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Ahead of WPFD 2017, Papuan journalist injured of being beaten by the police



Jubi journalist, Yance Wenda was being beaten by Jayapura Resort Police while he was in duty – IST

Jayapura, Jubi – Papua Journalist again experienced violence that allegedly committed by members of the police, Monday (May 1st 2017). The victims were Yance Wenda, Jubi newspaper and online reporter. He suffered a number of injuries on his face for being beaten by several police officers from Jayapura Resort Police.

“My temples are wounded, my eyes swollen, bumps on head, at my back were two rattan strokes, they kicked me on my shoulder too, you can see the trace there, my lips are wounded of being beaten and kicked by rattan,” Yance said on Monday.

He explained that in the morning during Monday on 08:00 AM, there were mass arrest of National Committee of West Papua (KNPB) Sentani, Jayapura Regency that would like to commemorate May 1st as a Day of Annexation of West Papua. They were taken to Jayapura Resort Police and Yance followed the crowd. But he did not go in to the Police station.

“I was away from the masses when the crowd was brought into the Resort Police, I sat on the front of Police station and did not take any picture. I just watched. And soon, a policeman approached me and opened my glasses arbitrary. He asked me (who I am) and I replied I am a journalist,” said Yance.

When he was about to pull a letter of assignment out of his bag, another police officer came then grabbing Yance’s purse. Some police officers then dragged Yance to the Police station while kicking and beating him.

“Arriving at the Resort Police, I was checked, and asked to take off my clothes, they asked me again and I told them I was a journalist, they checked my bag and found my letter of assignment,” he said.

Then they noticed that Yance is a reporter. But they still took Yance to the station on 9.00 AM and released him on 1 o’clock.

Jayapura Police Chief, AKBP. Gustav Urbinas explained by phone to Jubi that Yance was being ‘secured’. He said that could happened because he came with other sympathizers of KNPB who want to check their colleagues who were arrested in the Police station.

“He joined them, he did not use a press card, That is why he was being secured and then we asked, he claimed to be a journalist and when we checked that there was no id card, only a scanned letter of assignment,” AKBP Gustav Urbinas said.

After the police noticed that Yance is a journalist, he was released, but the Jayapura Police Chief denied if Yance Wenda was subjected to violence from members of the police.(*)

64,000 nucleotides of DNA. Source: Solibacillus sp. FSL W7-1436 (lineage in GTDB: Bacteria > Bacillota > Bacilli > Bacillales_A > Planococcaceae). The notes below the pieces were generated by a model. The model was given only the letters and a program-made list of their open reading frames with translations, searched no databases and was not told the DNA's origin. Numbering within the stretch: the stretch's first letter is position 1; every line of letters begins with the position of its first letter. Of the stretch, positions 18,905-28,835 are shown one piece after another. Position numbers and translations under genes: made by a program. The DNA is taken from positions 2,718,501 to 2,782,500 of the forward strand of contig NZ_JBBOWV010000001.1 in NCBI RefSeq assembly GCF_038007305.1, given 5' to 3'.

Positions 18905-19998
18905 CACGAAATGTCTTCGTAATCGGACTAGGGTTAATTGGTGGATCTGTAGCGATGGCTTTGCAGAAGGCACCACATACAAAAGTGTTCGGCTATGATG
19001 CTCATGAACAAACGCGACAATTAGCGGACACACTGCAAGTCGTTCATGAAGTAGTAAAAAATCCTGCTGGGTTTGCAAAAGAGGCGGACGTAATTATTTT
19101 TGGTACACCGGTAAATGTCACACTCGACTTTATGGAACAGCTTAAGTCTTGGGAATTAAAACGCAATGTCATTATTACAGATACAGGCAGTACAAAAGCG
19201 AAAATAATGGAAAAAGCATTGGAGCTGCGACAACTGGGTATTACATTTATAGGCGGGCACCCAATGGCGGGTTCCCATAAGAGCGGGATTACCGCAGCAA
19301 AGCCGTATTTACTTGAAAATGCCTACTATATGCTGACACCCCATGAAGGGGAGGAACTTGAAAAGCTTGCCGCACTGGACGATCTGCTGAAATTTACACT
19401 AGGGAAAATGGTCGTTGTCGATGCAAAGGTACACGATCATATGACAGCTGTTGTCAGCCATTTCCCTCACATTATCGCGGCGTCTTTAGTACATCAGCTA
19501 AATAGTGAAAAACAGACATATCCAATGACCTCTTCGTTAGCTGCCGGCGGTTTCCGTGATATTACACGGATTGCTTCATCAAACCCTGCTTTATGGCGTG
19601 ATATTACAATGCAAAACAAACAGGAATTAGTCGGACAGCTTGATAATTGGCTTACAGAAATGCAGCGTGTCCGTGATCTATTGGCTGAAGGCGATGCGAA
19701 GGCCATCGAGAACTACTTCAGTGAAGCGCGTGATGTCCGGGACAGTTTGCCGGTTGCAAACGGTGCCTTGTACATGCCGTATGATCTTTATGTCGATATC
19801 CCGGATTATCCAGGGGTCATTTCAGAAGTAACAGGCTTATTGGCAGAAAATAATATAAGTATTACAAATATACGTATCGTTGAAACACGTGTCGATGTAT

Reporter: Arjuna Pedemme

Editor    : Zely Ariane


Provincial health team takes more rest than work, says Kopkedat




GIDI church missionaries, pastor and Kopkedat Papua provide public health services in Okmakot Village, Seradala Sub-district, Yahukimo District. – Jubi/Agus Pabika

Jayapura, Jubi – Chairman of Humanitarian Care Community for Remote Areas Papua (Kopkedat) Yan Akobiarek states despite education, public health services in Papua’s remote areas are still an issue.

Although the provincial health office has provided services to remote areas through several health programs such as Satgas Kaki Telanjang, Save Korowai and Nusantara Sehat, these programs have not well implemented.

“I think sending teams to remote areas is a good idea, but I get the impression that some team members only come for vacation, to work less and get more rest,” said Akobiarek told Jubi by phone on Tuesday (10/7/2018). For instance, he pointed out the team of Satgas Kaki Telanjang who are supposed to provide health service to villagers in Korowai. After the Ied al-Ftir break, their members are still not returning to their duty station.

Meanwhile, Maria Duwitau, the Vice Chairman of the Commission V on education and health of the Papuan House of Representative said doing health services in Papua, in particularly remote areas, is always connecting with a commitment. “No matter how greater of the offer, but without willingness and commitment, I think it’s useless,” Duwitau told Jubi not long ago. (*)


Reporter: Arjuna Pademme

Editor: Pipit Maizier

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SKP HAM urges the government to open democratic space for Papuan students




SKP HAM in a press conference in LBH Papua office. – Jubi/LBH Surabaya.Doc

Jayapura, Jubi – Solidarity for the Victims of Human Rights Violation (SKP HAM) Papua urge the Indonesian Government to open democratic space for Papuan students and conduct a thorough investigation on sexual harassment by a police officer at Papuan dormitory in Surabaya on last Friday (6/7/2018).